[Linux-aus] [LACTTE] WordPress Melbourne Recording Equipment Grand
russell at coker.com.au
Thu Oct 17 20:29:09 EST 2013
On Wed, 16 Oct 2013, Ryan Verner <ryan at uanywhere.com.au> wrote:
> Everything Tim says. I too have tried to facilitate community video over
> the years in various ways (both as a direct volunteer and now as Next Day
> Video) and I have repeatedly seen the cycle Tim describes below.
> It's a balance between "easy enough to setup" so the process can be handed
> to somebody with minimal training, but one has to also ensure the results
> are high quality enough that people will willingly want to watch and share
> the videos. If the audio is bad, or the slides are not clear, then you
> will struggle keeping viewers engaged unless the talk is of extreme
> interest. Volunteer enthusiasm drops off rapidly if there is no feeling
> of worthwhile results.
> Tim has been working on a portable solution to strike this balance. A
> permanent AV recording installation (which is semi-automated in terms of
> capture/encoding/publishing) at a physical place is a good move, too.
It seems to me that the way one would give a talk for the best possible video
experience would be different to the way one would give a talk for the best
possible experience for people in the lecture room.
For live viewers some degree of questions is usually beneficial. Philip Hazel
gave a good LCA talk in which he insisted that no questions be asked until the
end, that worked well for him but I don't think that many speakers can do it
for a live talk. But for an Internet lecture questions are almost always a
For a live talk the show must go on. If something goes wrong you just have to
work around it because people paid an opportunity cost to get there and you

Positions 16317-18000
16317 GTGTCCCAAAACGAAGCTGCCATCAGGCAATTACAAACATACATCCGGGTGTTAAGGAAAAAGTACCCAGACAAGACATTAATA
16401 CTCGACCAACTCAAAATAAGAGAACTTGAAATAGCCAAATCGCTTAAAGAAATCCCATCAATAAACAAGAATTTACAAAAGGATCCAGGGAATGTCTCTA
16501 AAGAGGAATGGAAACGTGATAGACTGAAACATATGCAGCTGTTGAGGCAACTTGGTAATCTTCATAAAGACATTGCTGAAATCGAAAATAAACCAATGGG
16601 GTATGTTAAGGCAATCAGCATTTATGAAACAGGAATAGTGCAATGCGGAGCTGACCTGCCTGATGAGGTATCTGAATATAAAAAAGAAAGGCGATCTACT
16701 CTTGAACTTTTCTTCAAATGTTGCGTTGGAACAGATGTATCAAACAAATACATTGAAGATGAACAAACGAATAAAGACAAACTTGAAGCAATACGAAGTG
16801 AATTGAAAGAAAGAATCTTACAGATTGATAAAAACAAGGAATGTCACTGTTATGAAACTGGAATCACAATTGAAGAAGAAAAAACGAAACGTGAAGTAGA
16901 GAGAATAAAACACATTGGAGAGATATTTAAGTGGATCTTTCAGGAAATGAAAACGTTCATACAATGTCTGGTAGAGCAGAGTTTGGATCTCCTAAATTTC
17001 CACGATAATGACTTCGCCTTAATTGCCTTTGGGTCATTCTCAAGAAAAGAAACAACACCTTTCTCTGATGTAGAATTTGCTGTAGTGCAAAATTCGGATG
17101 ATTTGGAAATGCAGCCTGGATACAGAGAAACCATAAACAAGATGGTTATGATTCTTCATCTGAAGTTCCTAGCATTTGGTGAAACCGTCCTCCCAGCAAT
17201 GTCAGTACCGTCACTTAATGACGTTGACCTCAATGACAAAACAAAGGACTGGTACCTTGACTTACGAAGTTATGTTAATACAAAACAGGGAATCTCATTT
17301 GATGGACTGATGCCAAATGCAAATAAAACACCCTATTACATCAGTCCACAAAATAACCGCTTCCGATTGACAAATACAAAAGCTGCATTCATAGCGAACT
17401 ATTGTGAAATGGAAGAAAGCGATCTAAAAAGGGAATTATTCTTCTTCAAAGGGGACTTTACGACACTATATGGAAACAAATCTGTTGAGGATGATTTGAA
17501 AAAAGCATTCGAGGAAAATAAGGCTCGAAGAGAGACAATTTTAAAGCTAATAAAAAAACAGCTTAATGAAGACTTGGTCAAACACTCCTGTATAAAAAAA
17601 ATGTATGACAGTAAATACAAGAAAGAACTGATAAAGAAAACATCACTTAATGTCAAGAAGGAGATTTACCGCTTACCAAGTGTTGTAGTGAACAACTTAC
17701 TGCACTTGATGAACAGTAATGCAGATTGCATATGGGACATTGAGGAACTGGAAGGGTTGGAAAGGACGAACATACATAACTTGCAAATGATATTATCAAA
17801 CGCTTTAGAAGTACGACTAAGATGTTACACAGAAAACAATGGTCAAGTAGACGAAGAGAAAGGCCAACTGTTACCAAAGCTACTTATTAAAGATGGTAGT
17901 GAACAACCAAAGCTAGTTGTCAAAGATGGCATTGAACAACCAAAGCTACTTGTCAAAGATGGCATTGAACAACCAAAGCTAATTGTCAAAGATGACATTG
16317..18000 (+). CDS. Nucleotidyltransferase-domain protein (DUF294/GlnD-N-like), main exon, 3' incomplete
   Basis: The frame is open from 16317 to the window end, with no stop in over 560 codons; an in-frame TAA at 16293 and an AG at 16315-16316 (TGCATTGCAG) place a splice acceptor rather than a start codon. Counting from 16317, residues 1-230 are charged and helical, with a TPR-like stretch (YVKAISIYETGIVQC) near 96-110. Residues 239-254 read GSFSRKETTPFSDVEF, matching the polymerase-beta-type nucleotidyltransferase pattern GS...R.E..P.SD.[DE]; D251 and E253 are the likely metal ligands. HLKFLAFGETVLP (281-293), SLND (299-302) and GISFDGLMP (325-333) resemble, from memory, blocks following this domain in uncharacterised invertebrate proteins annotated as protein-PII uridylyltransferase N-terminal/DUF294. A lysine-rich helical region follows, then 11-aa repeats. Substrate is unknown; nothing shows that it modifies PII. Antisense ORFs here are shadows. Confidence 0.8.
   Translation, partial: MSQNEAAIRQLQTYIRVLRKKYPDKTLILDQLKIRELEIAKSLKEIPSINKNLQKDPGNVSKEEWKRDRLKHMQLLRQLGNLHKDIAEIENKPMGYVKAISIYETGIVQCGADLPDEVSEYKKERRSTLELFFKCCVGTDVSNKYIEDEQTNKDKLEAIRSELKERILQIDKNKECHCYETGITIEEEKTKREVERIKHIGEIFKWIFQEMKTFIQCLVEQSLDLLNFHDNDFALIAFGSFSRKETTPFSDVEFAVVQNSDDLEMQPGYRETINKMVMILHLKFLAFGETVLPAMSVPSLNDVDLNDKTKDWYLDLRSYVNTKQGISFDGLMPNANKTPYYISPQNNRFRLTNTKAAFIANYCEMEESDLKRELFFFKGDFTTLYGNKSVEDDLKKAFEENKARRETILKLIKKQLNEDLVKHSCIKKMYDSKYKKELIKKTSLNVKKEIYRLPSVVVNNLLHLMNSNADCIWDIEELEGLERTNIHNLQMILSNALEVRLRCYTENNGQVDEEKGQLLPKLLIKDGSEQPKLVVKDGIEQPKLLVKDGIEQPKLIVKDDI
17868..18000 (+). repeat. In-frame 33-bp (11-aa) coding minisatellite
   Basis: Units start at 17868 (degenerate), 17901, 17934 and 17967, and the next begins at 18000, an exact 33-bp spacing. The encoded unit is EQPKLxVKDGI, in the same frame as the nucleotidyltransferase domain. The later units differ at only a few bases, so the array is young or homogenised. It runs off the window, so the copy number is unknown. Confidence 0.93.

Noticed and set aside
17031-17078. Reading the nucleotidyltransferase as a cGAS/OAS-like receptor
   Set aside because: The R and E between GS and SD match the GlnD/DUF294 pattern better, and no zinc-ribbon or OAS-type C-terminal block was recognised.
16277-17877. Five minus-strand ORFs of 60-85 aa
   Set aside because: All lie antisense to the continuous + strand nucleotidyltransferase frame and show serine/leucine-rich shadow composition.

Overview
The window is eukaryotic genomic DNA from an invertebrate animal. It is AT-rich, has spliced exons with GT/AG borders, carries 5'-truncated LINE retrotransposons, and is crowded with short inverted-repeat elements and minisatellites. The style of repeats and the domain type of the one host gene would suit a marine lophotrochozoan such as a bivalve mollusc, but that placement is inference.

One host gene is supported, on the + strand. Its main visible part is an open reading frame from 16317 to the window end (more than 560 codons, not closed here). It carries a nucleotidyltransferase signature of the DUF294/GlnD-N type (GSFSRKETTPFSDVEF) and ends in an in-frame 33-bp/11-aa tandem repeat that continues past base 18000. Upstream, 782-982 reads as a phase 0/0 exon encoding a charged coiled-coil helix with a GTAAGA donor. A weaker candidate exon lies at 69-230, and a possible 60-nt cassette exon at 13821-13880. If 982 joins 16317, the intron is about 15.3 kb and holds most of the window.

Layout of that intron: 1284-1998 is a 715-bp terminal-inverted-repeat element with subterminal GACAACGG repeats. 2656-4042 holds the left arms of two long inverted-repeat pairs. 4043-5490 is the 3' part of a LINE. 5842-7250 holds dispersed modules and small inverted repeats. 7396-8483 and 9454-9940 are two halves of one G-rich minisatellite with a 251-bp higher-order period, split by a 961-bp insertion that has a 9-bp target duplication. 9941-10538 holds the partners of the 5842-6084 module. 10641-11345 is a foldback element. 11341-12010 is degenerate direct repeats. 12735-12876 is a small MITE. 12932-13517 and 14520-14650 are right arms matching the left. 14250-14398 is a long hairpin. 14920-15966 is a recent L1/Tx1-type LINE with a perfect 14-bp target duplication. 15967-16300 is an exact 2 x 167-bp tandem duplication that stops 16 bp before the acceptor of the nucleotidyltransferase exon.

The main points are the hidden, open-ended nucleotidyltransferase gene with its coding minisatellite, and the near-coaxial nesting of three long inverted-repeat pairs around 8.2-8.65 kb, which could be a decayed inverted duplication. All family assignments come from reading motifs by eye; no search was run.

can't waste that. For an Internet lecture you can take a break for any
reason. If you get a sore throat you can pause the camera and have a drink.
It seems quite common to have an average of one break per minute or more in a
If we want to make some really good Internet lectures for the community it
seems to me that the best way to do it would be to start by finding people who
have given good talks at LUGs and are willing to re-do them for a camera.
They would ideally have a record of all questions asked (the event MC could
make notes) and if necessary would change their talk to address them.
To start this process having a video of the LUG talk would be useful. The
expert on making videos could watch that video (even if it was low technical
quality) and determine some advice to offer the speaker to make a better
So it seems to me that an ideal way of making a video would be to start by
having a video of any low quality (even a phone camera) to determine what
needs to be improved. Then the speaker could work with a video expert to
produce the best possible result for the Internet.
I've given more than a few lectures for LUV and would be happy to re-do one of
them for the Internet if it was deemed to be interesting enough and we had a
volunteer to produce it. I've been thinking of producing my own Youtube
videos for some years but haven't got around to learning the production
If LA was to go ahead with something along these lines then the best way to do
it would be for LA to reimburse travel expenses and to have the person doing
the filming and production work try to get as many people as possible in one
day. As most LUV talks are given by active local people it should be possible
to have 3 or 4 people ready to re-do a talk on a Saturday for an Internet
My Main Blog http://etbe.coker.com.au/
My Documents Blog http://doc.coker.com.au/
More information about the linux-aus